Yoga. Such a small word. But it can wreak enormous havoc.
I’m exhausted from the pain in my shoulders due to RSI. So, having finally come to the realisation that, however relaxing they are, massages Do Not Work, I decided to break the habit of a lifetime and attend a yoga class.
I’ve always hated yoga, mainly because my ex-husband was such a convert. I remember when I discovered his emails arranging to meet his mistress in New York on a trip paid for by me, we had argued into the early hours. I caught him looking at his watch (Rolex, also purchased by me) and could see him thinking, ‘Only three hours before I have to be up for yoga.’ Even when our marriage was falling apart, all he could think of was his smelly blue mat.
I had picked up a leaflet in my local health shop: ‘Balance the Body. Balance the Mind’. (Yeah, good luck with that.) ‘Every Tuesday at 7.15pm in the Village Hall.’
You see, I already have a problem. ‘Village Hall’, which sounds nice and rural, in reality will be a modern breeze-block square with an angry notice outside telling you not to park there, and no heating to speak of. I always think you could warm these barren places by setting fire to the flyers pinned on the noticeboard: ‘Join our Coffee Morning!’ (It will be instant.) I always wonder at the property brochures for £3 million country piles extolling the proximity of the local village hall, and the fact buses run daily into Leyburn; when you can afford a mansion you have no need of either.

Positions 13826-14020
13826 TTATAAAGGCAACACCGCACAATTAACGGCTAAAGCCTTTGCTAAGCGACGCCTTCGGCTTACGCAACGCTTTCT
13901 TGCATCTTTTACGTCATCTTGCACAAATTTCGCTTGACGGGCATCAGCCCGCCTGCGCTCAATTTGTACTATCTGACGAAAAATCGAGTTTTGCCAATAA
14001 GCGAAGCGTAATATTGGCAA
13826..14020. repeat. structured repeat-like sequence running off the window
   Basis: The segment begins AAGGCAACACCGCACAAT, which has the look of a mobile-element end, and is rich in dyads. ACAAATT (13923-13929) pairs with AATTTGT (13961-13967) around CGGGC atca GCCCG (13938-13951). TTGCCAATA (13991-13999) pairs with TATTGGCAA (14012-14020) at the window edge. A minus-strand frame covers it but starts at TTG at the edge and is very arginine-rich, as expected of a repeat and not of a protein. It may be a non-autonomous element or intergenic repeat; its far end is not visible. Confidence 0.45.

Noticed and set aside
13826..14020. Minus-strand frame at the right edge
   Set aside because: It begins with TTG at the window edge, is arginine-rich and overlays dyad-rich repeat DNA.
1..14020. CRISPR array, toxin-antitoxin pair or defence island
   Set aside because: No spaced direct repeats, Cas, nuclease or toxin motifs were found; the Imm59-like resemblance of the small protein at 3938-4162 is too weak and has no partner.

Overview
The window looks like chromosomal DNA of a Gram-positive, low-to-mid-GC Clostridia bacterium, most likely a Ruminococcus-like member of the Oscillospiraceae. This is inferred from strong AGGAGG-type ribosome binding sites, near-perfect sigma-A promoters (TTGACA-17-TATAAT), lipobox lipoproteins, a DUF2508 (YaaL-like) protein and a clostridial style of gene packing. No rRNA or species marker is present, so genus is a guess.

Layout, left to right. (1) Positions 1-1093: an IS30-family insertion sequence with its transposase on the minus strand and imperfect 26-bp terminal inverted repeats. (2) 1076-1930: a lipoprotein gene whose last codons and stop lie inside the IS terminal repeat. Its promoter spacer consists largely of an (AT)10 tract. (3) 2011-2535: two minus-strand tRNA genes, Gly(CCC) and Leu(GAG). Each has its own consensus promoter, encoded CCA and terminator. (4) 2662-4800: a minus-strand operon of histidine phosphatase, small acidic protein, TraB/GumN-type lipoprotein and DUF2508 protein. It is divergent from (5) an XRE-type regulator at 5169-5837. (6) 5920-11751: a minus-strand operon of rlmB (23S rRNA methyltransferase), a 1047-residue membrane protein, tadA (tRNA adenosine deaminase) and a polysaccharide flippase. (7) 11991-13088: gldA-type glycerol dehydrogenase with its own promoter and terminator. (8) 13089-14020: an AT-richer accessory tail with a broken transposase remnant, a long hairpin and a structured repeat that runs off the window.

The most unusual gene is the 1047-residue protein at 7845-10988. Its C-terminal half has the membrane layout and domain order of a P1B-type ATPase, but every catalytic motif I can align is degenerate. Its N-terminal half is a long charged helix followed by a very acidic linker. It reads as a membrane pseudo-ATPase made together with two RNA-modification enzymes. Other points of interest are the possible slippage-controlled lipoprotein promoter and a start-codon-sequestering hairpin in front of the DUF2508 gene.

I joined a half dozen or so women filing into the freezing space. They all seemed to know each other. I always wonder, ‘How? From the school run? The community hospital waiting room?’ My classmates started to unfurl their mats and station vats of water and towels by their side. I started to hunt for the pile of mats. I went over to the teacher; the only sign she was a yoga teacher was that she was sitting facing us. ‘Can I have a mat?’
‘You’re supposed to bring your own. Health and safety.’
‘It didn’t say that on the leaflet. Normally there’s a pile.’
‘Not these days. We have banned wet wipes in the village. Anyway, I don’t have time to disinfect things: I have children. Can’t you sit on your coat?’
‘I didn’t bring a coat. And I don’t really do floors.’
‘Dog bed?’ said a lady in the front row, displaying a flash of brilliance.
‘Yes!’ I said, and retreated to my car to pull the bed from under my collie’s not inconsiderable bottom. ‘Sorry, Mini.’
I returned to the class; needless to say, they had started without me. I couldn’t participate in all of the movements, given the doggy dimensions of my mat. Anything upside down made my hearing aids whistle, which meant I got tutted: ‘What are you, a bat?’ I hissed to the woman on my left. I couldn’t touch the floor with my hands as my body doesn’t fold in half: I’m like a very expensive mattress. In the end, after ten minutes, I just sat on my dog bed reading my Twitter feed.
The teacher got up to ‘walk among us’. She smiled and caressed and encouraged everyone, but when she got to me, she merely said, ‘Looking at your screen is bad for you. Plus, all that blue light.’
‘I know,’ I replied, putting it down, not bringing up the fact that the hall was strip-lit to give the ambience of being inches from the sun. I just mumbled instead, ‘I have excruciating pain in my shoulders.’
‘Have you tried swimming?’ she said and returned to the front.The only way I knew the class had finished was when everyone started clapping. I think afterwards they all went to the pub, a few doors down. I had to get back home to my dog Gracie, who is in a cage when not supervised due to her spine surgery and on a strict regime of four walks of 30 minutes a day on a lead. That’s enough exercise for anyone, surely?
I’m now in the car. Ooh, a text. Oh dear. From the yoga teacher. I’m going to be excommunicated. Summoned to vacuum up dog hair. I open it.‘Hey Liz! We have bought you a glass of prosecco! Where’d you disappear to?’
‘Hang on!’ I type. ‘I was just fetching Mini… then comin’!!!!